Trump’s critics are falling for conspiracy theories

Bannon is no more a fascist than Obama was a Marxist.

Tom Bailey

Topics Politics

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When Obama was first elected in 2008, sections of the US right went into overdrive to prove that behind the smooth talking and smile there was something more sinister. Some conservative media outlets believed Obama was secretly a radical socialist – a Marxist, even. Tied to him were said to be various radical left-wing people, groups and ideologies.

His time as a ‘community organiser’ in Chicago was offered as proof of his subversive past. He was said to be a disciple of Saul Alinsky. His ties to Bill Ayers, a former member of Weather Underground, were brought up. He was said to have once been a member of Democratic Socialists of America, a fairly mild social-democratic group. Some less than savoury things that Obama’s pastor once said were also offered up as proof. The pastor, Jeremiah Wright, had said America brought 9/11 upon itself: the kind of thing every edgy teenager was saying in the mid-2000s. Wright’s supposed radicalism must surely have infected Obama’s thinking.

Members of his administration were scrutinised for past political affiliations and views. Van Jones was forced to resign from his post following accusations that he was involved in an obscure Maoist group in the 1990s following the Rodney King riots. One aide was forced to resign due to having once said that Mao Zedong was one of her favourite political philosophers.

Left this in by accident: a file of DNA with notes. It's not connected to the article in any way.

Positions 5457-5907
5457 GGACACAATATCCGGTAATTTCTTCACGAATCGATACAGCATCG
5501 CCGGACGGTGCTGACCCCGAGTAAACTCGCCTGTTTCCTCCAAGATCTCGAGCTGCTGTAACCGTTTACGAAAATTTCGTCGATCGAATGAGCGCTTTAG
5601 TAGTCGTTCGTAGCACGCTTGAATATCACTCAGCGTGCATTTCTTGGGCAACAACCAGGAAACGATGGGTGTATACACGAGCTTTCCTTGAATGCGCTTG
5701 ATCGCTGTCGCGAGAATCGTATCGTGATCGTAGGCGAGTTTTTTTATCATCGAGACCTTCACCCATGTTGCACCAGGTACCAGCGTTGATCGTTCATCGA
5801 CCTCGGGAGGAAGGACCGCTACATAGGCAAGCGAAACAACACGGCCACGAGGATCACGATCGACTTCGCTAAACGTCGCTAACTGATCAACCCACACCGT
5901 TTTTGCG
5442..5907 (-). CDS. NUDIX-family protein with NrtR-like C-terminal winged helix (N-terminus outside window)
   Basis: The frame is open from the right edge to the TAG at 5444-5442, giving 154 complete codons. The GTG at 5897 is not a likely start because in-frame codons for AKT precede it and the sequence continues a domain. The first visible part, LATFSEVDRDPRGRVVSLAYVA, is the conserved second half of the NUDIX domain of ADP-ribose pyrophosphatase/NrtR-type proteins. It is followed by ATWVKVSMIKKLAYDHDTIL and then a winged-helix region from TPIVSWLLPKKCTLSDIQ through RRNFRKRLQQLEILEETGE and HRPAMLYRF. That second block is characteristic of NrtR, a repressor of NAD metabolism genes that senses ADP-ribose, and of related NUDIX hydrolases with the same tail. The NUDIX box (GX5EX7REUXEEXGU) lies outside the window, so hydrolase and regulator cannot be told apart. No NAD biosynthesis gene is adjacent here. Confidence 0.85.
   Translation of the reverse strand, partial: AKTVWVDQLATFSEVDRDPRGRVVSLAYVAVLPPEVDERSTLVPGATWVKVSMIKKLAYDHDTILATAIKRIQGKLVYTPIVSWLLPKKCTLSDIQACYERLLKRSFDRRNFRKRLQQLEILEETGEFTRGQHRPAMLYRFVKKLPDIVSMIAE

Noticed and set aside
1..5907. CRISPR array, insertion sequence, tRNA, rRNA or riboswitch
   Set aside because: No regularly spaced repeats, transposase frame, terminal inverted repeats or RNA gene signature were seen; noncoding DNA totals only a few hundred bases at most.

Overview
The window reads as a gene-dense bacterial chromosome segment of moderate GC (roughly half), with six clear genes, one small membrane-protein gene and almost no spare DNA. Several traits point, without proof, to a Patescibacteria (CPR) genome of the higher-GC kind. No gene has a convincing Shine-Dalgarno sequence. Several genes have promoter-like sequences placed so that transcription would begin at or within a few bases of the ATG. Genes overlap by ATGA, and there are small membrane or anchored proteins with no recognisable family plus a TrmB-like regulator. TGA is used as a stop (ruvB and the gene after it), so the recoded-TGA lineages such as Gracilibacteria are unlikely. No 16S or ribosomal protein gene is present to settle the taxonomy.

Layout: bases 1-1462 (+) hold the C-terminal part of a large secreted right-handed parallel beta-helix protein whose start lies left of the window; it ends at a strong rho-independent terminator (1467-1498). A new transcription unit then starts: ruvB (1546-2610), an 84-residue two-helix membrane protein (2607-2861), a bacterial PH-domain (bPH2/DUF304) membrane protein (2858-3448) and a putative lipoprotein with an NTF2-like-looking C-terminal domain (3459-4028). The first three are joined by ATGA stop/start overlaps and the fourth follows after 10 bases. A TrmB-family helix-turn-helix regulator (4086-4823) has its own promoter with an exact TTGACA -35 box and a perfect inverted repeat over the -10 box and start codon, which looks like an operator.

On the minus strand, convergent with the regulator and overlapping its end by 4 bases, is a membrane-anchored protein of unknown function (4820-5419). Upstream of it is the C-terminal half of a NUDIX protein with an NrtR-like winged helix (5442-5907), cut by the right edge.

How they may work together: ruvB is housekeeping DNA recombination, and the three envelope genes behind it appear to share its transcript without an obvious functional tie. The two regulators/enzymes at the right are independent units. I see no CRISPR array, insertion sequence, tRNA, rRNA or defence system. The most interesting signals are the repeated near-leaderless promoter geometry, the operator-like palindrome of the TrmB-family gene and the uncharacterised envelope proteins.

Most memorably, Fox News host Glenn Beck would wheel out his chalk boards. Upon them he would place various supposedly subversive figures and groups, all connecting back to Obama, giving the impression of some deep conspiracy of socialists and black radicals, all connected, with Obama as their secret man at the helm, attempting to bring down the republic. To top it off, that the sad rump of the Communist Party of America celebrated Obama’s election was also offered as a piece of the puzzle.

The idea that Obama was a secret Red with an administration filled with Maoist revolutionaries was obviously nonsense. The conspiracy theories were roundly mocked by left-leaning commentators. Glenn Beck, the most prominent booster of these conspiracy theories, was denounced as unhinged and crazy. He soon descended down the rabbit hole of FEMA death camp conspiracy and lost his gig at Fox News. It was all rather silly and quite funny at times.

Now though, the new president seems to be the subject of such conspiracy theorising, with webs being spun that include members of his administration and neo-reactionary and fascist philosophers. Only this time the conspiracy theories come from the left. Where some right-wingers tried to implicate Obama in a communist conspiracy, some leftists seem intent on proving the existence of a fascist conspiracy. Chiefly, this has focused around the supposed dark influence of Stephen Bannon, the former boss of Breitbart News and now Trump’s chief strategist.